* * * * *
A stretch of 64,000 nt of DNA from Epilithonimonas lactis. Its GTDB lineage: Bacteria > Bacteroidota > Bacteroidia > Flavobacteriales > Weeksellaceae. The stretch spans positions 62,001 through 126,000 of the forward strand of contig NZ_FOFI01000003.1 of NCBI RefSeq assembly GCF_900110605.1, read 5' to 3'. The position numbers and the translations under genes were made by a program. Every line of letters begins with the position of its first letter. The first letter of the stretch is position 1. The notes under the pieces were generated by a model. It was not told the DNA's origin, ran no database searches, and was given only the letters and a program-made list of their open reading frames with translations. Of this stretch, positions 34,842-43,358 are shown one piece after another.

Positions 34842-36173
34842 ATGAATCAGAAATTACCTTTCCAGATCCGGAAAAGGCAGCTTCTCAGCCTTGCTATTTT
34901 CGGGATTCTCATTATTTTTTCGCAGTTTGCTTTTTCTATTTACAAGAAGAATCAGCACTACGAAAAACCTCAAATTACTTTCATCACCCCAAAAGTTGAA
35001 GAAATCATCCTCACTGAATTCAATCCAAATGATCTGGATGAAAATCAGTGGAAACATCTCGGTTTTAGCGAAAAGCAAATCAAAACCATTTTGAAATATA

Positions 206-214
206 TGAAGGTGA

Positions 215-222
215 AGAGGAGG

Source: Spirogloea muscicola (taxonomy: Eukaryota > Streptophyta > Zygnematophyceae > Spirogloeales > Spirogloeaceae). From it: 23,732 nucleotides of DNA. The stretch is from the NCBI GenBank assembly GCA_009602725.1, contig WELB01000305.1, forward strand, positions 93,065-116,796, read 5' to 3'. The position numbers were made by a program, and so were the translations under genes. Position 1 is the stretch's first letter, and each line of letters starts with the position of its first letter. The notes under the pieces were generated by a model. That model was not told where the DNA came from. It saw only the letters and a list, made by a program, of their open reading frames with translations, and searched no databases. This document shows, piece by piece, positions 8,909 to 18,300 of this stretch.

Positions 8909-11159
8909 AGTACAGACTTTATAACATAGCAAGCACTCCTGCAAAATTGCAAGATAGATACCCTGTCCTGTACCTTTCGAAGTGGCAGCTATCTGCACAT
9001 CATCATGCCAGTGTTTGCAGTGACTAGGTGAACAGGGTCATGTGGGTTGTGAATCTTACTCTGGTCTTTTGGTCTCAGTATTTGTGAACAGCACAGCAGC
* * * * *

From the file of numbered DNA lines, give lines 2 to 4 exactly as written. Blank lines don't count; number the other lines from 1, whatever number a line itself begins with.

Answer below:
Positions 34842-36173
34842 ATGAATCAGAAATTACCTTTCCAGATCCGGAAAAGGCAGCTTCTCAGCCTTGCTATTTT
34901 CGGGATTCTCATTATTTTTTCGCAGTTTGCTTTTTCTATTTACAAGAAGAATCAGCACTACGAAAAACCTCAAATTACTTTCATCACCCCAAAAGTTGAA